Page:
Yaendy Matos, a student at Fenway High School in Boston, says she is interested in a medical career but the field of public health has not been on her radar. “We don’t know what public health is. We’re just checking it out,” Matos said, as she sat with her friends in the Kresge cafeteria at Harvard School of Public Health (HSPH). Matos was among about 60 Boston and Cambridge high school students from diverse backgrounds who attended the first “Why Public Health? Youth and Public Health Conference,” sponsored by HSPH and the School’s Office of Diversity on April 26, 2013.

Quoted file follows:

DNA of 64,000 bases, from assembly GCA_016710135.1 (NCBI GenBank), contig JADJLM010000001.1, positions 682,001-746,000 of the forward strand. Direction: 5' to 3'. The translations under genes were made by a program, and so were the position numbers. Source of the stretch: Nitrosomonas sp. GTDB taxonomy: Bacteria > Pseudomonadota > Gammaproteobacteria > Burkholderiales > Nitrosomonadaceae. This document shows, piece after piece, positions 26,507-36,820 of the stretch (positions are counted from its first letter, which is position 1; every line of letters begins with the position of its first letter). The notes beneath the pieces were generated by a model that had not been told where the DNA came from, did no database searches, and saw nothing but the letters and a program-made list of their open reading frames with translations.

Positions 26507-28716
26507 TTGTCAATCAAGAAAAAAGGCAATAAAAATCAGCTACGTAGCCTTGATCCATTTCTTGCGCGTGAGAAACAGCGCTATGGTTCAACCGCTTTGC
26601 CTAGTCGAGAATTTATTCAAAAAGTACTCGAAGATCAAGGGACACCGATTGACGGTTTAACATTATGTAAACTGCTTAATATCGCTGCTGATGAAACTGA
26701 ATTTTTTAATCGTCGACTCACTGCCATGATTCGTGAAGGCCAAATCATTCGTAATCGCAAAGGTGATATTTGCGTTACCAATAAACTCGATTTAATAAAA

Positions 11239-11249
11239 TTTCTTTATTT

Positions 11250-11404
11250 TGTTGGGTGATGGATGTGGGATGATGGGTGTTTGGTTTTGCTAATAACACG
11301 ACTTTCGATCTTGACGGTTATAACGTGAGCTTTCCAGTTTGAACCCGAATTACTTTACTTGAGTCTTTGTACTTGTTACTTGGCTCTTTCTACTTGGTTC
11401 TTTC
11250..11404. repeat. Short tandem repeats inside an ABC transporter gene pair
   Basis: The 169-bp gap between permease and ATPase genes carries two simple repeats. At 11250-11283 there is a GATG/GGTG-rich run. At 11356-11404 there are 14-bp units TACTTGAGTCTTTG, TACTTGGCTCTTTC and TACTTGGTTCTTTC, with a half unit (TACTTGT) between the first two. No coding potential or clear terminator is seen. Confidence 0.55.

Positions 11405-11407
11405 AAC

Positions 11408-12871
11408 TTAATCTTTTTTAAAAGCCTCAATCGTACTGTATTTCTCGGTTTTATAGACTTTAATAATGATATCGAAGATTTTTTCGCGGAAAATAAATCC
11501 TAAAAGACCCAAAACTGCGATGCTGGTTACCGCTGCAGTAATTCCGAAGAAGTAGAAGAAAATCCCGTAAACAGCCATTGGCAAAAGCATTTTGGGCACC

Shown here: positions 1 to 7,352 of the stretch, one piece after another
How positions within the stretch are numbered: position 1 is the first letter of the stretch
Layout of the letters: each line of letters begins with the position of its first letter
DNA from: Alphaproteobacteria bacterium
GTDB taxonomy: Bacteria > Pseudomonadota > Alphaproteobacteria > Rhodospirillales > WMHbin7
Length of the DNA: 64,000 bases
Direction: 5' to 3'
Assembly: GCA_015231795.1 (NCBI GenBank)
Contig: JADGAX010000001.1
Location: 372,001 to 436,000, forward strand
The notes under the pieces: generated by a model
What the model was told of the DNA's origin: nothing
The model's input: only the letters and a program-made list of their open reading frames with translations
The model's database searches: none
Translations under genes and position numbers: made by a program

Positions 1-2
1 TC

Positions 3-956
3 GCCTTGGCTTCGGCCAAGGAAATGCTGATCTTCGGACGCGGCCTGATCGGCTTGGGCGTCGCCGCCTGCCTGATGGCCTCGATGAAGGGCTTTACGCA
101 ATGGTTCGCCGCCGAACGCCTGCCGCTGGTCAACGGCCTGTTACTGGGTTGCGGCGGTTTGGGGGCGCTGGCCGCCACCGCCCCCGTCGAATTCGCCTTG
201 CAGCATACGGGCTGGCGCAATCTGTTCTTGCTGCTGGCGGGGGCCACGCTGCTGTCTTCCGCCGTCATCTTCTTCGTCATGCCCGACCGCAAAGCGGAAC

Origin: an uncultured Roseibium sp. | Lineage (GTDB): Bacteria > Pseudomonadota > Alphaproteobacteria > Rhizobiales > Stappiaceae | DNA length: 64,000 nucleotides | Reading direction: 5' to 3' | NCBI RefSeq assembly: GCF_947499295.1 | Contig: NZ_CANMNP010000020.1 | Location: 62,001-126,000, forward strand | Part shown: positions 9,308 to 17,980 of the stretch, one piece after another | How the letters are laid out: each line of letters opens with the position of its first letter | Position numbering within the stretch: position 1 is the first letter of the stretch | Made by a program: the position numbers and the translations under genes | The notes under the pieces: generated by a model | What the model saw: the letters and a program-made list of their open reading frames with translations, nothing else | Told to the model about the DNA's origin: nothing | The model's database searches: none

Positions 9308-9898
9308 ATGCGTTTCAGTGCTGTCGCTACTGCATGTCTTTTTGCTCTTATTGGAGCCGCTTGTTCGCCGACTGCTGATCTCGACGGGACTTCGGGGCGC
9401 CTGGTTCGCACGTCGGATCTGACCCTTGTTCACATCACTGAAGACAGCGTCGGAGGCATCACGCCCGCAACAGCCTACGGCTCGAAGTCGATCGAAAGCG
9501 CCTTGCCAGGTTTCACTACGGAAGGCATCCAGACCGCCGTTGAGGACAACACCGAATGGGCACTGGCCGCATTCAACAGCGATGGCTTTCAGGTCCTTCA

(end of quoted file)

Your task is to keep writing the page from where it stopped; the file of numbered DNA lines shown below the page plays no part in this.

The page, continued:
There are too few opportunities for high school students to learn about public health and engage with professionals in the field, according to conference co-directors Claire Perkins, SM2 Health Policy and Management, and Jason Park, SM2 Epidemiology, student ambassadors for the Office of Diversity. “When most high school students think of jobs in health care, they only think of physicians and RNs. It is time we change that!” Perkins said.

“Public health often goes unrecognized,” keynote speaker David Hemenway, professor of health policy and management and director of the Harvard Injury Control Research Center, told the students. He compared the work of public health professionals to that of the nearly invisible elves in a popular children’s storybook who churn out shoes for a shoemaker while the shoemaker sleeps.

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